DETROIT — Longtime Tigers broadcaster Ernie Harwell, beloved by generations of fans who grew up listening to his rich voice, Southern cadence and quirky phrases on the radio, died after a months-long battle with cancer. He was 92.
Mr. Harwell died about 7:30 p.m. Tuesday in his apartment at Fox Run Village and Retirement Center in the Detroit suburb of Novi, said his attorney and longtime friend, S. Gary Spicer.
His wife of 68 years, Lulu, and his two sons and two daughters were at his side, Spicer said.
"There wasn't a nicer person," Tigers Hall of Famer Al Kaline told the Detroit Free Press. "He had time for everybody. He lived here and stayed here. He didn't just work here and then go away in the offseason. He would have young announcers up to his booth all the time and give them advice. He had time for everybody."
Mr. Harwell, who called Tigers games for four-plus decades, announced in September that he had been diagnosed with inoperable cancer of the bile duct. Then 91, he took the news with characteristic poise, saying he planned to continue working on a book and other projects.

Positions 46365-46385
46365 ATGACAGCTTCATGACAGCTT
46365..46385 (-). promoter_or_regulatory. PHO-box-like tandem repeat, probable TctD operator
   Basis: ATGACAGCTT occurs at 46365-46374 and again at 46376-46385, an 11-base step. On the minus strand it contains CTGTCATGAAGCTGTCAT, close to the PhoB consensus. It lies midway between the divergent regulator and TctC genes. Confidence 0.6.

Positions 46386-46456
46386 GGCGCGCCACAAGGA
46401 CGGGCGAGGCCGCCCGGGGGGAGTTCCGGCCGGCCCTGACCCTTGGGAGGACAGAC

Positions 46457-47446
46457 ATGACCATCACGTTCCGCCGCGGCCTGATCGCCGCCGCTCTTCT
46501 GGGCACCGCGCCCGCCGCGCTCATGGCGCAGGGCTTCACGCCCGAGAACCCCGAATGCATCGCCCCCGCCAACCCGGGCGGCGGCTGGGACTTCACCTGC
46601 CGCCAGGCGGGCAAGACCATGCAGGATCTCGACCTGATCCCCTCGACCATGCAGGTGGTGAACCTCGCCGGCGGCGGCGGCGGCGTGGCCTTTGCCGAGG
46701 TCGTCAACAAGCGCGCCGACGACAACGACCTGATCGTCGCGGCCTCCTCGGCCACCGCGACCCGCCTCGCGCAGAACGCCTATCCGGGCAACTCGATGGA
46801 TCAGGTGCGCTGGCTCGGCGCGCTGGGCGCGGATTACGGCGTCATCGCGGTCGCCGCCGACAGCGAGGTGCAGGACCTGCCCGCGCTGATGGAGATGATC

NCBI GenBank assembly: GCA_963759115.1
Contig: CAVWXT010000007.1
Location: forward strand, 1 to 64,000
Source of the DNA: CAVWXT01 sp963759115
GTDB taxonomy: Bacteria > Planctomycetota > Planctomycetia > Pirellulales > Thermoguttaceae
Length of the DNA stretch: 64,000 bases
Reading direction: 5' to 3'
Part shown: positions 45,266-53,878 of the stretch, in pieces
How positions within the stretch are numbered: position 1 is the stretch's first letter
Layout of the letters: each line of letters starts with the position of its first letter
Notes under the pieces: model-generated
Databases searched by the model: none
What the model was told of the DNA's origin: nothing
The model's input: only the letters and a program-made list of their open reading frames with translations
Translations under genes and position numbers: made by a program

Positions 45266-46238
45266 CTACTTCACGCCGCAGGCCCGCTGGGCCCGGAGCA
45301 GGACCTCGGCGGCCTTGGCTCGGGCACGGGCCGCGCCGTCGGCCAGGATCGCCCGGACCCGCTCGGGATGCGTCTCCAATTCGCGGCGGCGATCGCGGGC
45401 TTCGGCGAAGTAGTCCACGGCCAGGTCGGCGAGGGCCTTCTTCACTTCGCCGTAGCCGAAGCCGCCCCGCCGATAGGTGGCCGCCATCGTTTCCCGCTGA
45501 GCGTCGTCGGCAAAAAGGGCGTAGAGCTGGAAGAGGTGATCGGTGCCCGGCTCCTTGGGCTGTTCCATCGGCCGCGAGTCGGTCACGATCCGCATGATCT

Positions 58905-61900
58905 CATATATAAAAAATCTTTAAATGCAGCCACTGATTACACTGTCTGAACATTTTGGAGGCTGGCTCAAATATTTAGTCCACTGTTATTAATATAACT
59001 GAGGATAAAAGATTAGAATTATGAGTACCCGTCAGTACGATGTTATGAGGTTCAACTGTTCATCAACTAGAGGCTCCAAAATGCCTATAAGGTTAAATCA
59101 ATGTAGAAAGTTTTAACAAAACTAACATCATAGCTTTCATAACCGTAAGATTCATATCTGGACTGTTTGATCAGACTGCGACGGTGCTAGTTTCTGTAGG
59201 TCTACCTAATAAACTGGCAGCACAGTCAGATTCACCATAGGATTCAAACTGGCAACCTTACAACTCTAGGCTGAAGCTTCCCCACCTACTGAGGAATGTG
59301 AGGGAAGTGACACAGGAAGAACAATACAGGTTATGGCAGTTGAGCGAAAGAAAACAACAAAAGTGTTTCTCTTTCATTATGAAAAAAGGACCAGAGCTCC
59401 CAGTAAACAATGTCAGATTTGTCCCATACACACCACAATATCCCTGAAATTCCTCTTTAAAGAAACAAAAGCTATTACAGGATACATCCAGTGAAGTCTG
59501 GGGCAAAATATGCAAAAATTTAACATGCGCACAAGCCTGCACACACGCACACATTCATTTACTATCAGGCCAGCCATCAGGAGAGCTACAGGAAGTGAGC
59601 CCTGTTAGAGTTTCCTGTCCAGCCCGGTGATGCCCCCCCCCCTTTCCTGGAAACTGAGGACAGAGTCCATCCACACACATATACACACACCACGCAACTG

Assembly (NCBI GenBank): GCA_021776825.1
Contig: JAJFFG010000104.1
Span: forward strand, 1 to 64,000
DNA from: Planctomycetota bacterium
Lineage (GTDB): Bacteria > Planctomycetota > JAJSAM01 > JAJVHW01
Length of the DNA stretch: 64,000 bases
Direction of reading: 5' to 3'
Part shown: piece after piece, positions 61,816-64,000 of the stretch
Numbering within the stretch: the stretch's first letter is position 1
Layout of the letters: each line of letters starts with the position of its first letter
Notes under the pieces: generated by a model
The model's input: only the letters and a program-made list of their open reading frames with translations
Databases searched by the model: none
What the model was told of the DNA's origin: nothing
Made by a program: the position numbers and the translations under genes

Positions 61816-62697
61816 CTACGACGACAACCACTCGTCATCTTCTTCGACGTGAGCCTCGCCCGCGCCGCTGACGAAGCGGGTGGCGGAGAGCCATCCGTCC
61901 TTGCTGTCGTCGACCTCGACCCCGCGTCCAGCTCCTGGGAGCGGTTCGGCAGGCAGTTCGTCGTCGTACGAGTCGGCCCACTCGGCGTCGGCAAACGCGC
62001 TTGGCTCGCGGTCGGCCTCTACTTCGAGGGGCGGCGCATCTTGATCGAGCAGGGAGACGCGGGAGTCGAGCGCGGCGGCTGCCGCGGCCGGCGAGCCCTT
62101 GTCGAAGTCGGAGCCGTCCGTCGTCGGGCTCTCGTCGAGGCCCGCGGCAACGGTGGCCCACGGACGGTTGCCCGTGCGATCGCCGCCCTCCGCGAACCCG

"Whatever happens, I'm ready to face it," he told the Associated Press on Sept. 4, 2009. "I have a great faith in God and Jesus."
Mr. Harwell's body will lie in repose at Comerica Park on Thursday beginning at 7 a.m. and "until the last person who wishes to pay their respects" has done so, Spicer said.
"It might be an all-night vigil," he said.
There will be no public memorial service, and the family will hold a private service.
Shortly after Mr. Harwell's announcement about his illness, the Tigers honored him during a game against the Royals, showing a video tribute and giving him a chance to address the crowd at Comerica Park.
"In my almost 92 years on this Earth, the good Lord has blessed me with a great journey," Mr. Harwell said. "The blessed part of that journey is that it's going to end here in the great state of Michigan."
Mr. Harwell spent 42 of his 55 years in broadcasting with Detroit as its play-by-play radio voice from 1960-91 and 1993-2002.
Beyond his consummate broadcasting skills, Mr. Harwell's cheerfulness and friendliness made him a local treasure.
At home games, he would report that a foul ball had been caught by "a man from Ypsilanti" or "a lady from Muskegon." Pretending that he knew where the fans lived added a distinct local feel to his broadcasts.
When he was 12, Mr. Harwell asked Babe Ruth for an autograph. Ruth pointed out that he didn't have any paper. What happened next became the title of a book by Mr. Harwell: The Babe Signed My Shoe.
On the day of his career-ending broadcast in 2002, he said, "I look on life as a joyous adventure."
"The thing about him that stands out to me is that he treated me like I was a big-league manager as I was the bench coach for the Anaheim Angels at that time," Rays manager Joe Maddon said. "Knew you by your first name, wanted to sit down and talk to you, very engaging, very bright. A wonderful man."